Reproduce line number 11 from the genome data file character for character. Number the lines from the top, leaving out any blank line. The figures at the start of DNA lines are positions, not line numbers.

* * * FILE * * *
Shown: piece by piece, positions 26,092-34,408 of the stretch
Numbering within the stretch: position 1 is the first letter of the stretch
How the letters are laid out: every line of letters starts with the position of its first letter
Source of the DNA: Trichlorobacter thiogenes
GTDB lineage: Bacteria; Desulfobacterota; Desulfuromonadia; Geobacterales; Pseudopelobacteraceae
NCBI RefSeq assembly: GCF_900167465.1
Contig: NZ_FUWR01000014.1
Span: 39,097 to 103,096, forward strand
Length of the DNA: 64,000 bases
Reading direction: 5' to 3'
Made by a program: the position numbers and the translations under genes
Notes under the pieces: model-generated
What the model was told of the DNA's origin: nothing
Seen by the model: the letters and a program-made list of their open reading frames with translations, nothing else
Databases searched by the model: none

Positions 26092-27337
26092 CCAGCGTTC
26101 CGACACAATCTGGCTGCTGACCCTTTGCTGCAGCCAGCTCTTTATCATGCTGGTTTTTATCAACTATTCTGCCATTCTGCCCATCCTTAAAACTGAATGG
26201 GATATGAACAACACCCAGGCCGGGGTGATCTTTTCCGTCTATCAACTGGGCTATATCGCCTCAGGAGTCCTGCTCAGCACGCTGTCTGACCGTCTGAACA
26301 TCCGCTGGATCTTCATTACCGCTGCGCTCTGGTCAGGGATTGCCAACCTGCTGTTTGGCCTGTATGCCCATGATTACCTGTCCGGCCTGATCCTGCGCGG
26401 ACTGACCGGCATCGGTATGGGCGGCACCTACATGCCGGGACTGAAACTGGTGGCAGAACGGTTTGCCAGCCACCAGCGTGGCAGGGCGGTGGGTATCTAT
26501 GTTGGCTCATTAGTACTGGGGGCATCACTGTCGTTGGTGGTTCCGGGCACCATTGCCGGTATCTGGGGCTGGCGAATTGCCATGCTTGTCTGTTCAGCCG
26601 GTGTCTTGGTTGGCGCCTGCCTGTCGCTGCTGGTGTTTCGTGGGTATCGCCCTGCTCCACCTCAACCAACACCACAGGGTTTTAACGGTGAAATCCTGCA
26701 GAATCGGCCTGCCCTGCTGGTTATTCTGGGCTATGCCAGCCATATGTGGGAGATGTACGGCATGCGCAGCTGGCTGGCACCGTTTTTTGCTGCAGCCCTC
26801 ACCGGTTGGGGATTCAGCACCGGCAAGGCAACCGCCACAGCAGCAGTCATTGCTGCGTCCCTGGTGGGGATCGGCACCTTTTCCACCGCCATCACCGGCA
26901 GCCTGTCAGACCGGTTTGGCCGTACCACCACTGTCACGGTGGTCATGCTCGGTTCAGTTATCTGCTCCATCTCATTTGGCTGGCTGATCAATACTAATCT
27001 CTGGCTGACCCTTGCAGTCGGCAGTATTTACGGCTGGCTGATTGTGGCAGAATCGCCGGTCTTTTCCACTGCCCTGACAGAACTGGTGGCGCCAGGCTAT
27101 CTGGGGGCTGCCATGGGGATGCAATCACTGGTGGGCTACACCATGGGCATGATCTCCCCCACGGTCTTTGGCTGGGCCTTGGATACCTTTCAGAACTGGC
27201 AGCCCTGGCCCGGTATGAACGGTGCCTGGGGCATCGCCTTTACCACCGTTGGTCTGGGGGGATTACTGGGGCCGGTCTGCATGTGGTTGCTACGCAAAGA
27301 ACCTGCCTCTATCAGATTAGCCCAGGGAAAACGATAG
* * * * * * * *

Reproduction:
Made by a program: the position numbers and the translations under genes